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Emotional ‘Guardians 3’ Clip Proves What I Always Believed About Rocket Raccoon

Young Rocket Raccoon looking sad in Marvel's Guardians of the Galaxy Vol. 3.

Often, when I tell people that one of my favorite characters in the Marvel canon is Rocket Raccoon, they laugh. Why? Probably because they view him as a “talking raccoon” and ignore the layers to the character, but the reality is that he has consistently been one of the more fascinating aspects of not only The Guardians of the Galaxy trilogy but the franchise as a whole. Voiced by Bradley Cooper and played on set by Sean Gunn, Rocket is a character who has started to let his past be revealed.

In a new clip for Guardians of the Galaxy Vol. 3, we get to see more of who Rocket was before he became a “weapon” and how he ended up becoming the tortured Rocket that we know and love. And the scene, while sweet, was something that did cause me to instantly start sobbing because of the sheer hopefulness in Rocket Raccoon that started back when he first met Lyla and how that changed into what we know of Rocket Raccoon in other adventures with the Guardians.

But one thing has always been abundantly clear—that Rocket Raccoon is more than just a furry ball of one-liners who loves to steal things. He’s complicated, messy, distraught, and someone who struggles to tell others how he feels. He has layers, and I love that Vol. 3 is clearly going to explore that part of Rocket even if it is going to emotionally scar me—because one thing we’re learning, the more we see from the movie, is that Rocket Raccoon once had dreams of flying the ones he loves to safety.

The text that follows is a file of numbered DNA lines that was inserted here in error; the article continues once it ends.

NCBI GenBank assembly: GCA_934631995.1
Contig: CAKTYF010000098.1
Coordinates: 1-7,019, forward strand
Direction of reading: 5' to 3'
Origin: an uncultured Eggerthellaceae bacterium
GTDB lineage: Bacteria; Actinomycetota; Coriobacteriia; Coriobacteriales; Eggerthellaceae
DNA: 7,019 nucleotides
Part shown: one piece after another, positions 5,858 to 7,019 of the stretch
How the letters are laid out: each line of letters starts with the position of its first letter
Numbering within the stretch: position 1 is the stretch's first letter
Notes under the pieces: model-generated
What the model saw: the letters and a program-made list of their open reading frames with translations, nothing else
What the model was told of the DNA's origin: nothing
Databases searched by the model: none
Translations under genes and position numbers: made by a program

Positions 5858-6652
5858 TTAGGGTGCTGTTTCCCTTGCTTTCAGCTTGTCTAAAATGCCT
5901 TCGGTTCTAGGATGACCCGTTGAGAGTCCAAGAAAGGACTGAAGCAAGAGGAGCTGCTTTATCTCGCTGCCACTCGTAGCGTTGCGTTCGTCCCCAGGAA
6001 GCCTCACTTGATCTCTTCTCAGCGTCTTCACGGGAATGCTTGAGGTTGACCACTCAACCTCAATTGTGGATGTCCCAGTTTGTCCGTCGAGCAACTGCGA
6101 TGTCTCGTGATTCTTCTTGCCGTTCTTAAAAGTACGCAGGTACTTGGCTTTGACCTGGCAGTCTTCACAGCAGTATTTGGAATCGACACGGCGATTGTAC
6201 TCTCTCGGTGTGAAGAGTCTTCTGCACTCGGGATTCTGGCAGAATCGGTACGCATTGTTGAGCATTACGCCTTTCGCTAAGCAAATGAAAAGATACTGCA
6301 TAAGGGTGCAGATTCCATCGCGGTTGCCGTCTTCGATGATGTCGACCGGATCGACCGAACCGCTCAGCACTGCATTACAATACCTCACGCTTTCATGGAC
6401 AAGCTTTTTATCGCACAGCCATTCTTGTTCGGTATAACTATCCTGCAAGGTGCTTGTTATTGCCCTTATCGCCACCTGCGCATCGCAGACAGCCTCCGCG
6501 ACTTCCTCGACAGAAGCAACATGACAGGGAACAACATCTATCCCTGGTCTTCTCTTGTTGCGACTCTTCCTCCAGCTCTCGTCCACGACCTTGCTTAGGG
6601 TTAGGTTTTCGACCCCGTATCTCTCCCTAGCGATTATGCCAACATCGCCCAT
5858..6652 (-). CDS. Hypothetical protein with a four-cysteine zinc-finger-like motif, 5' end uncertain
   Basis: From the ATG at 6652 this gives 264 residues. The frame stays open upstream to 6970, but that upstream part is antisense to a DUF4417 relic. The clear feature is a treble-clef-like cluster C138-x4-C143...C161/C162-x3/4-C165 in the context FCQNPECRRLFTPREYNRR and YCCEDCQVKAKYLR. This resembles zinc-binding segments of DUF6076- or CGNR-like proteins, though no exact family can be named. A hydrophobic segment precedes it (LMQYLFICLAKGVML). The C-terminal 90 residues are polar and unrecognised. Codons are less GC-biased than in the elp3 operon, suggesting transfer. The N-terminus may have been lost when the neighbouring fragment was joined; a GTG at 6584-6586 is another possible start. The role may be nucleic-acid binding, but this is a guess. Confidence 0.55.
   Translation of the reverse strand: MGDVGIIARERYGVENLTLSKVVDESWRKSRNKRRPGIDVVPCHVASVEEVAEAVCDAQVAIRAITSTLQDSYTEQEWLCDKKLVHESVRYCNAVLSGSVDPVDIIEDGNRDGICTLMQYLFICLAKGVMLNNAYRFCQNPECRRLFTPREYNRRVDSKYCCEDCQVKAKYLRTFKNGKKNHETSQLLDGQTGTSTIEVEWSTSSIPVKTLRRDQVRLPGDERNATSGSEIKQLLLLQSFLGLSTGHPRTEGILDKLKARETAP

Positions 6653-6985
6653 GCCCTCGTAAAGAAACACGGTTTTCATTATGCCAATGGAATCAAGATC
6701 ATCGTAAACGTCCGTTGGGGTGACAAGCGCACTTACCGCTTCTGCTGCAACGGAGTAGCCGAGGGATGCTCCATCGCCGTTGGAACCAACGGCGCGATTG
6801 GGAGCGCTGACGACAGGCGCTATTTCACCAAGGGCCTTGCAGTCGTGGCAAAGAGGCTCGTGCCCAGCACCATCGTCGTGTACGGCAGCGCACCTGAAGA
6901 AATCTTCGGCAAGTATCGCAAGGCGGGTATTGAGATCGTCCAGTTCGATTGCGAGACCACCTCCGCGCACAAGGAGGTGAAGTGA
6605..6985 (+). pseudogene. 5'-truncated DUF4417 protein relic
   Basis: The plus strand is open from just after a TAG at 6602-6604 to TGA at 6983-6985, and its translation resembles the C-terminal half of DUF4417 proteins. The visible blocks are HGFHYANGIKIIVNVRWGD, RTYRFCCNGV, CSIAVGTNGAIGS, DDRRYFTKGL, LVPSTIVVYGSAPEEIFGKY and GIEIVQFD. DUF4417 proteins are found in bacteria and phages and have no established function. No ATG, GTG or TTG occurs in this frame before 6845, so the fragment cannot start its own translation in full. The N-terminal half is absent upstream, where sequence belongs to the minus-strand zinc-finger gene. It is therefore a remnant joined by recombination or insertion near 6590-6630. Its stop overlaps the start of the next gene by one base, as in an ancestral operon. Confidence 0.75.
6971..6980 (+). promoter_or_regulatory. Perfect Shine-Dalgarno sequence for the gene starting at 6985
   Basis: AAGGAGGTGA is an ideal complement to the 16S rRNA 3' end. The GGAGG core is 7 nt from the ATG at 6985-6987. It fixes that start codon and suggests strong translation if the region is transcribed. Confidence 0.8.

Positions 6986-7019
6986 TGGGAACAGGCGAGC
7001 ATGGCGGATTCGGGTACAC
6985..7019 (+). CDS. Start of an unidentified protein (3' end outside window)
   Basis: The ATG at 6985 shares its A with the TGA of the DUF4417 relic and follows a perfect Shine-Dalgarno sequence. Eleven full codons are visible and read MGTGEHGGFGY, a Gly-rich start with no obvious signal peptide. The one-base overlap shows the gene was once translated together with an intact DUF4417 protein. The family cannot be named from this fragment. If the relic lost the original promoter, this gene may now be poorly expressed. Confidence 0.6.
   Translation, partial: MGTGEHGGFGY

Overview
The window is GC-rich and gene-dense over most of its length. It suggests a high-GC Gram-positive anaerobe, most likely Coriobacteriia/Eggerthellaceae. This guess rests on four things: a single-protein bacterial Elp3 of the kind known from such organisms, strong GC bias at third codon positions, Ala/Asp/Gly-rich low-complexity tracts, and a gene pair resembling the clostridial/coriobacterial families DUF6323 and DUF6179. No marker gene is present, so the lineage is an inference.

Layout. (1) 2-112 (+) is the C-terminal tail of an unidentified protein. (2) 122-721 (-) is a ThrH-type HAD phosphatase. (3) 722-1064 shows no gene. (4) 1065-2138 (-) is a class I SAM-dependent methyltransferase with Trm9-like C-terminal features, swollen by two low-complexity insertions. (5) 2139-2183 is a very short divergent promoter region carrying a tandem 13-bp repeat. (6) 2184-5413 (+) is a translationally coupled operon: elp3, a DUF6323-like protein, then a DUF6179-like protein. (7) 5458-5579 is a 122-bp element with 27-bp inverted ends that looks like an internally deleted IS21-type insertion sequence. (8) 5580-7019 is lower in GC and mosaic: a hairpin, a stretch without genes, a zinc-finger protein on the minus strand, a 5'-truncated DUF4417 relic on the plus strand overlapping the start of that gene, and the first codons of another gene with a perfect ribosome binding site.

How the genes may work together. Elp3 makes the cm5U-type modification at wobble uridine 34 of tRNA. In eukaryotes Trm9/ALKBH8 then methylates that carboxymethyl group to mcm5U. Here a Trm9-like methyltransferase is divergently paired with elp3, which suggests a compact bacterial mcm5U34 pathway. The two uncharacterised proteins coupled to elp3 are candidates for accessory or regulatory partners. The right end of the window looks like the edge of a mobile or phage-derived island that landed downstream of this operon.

Lyla and Floor and Teefs and me, Rocket

We’ve never known why Rocket’s name is Rocket. In fact, we’ve never known anything about him other than that he was experimented on and there was pain there. What we learn in this clip, though, is that through that experimentation, Rocket found a family. To be honest, I fear for Teefs and Floor, but at least we know that Lyla did make it out in some capacity, and we’ll see his reunion with her, but there is still that upset in Rocket.

He was left alone and turned into this “thing” that he didn’t want to be, but that struggle is what made him want to be with the Guardians in the first place. He wanted that love and attention that he never got before, and this scene really just drives home the layers that have always existed in Rocket. He’s not just one thing. He never was, even if people did think that he was just a prop in the story.

Rocket Raccoon has, in my opinion, always been one of the deeper characters in the Marvel canon as a whole because he doesn’t hide his pain once he lashes out, and while we don’t know much about what happened to him, we know that it hurt. And you know what’s going to hurt me? This movie.

(featured image: Walt Disney Studios Motion Pictures)

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Rachel Leishman (She/Her) is an Assistant Editor at the Mary Sue. A writer her whole life but professionally starting back in 2016 who loves all things movies, TV, and classic rock. Resident Spider-Man expert, official Leslie Knope, actually Yelena Belova. Wanda Maximoff has never done anything wrong in her life. Star Wars makes her very happy. New York writer with a passion for all things nerdy. Yes, she has a Pedro Pascal podcast. And also a Harrison Ford one.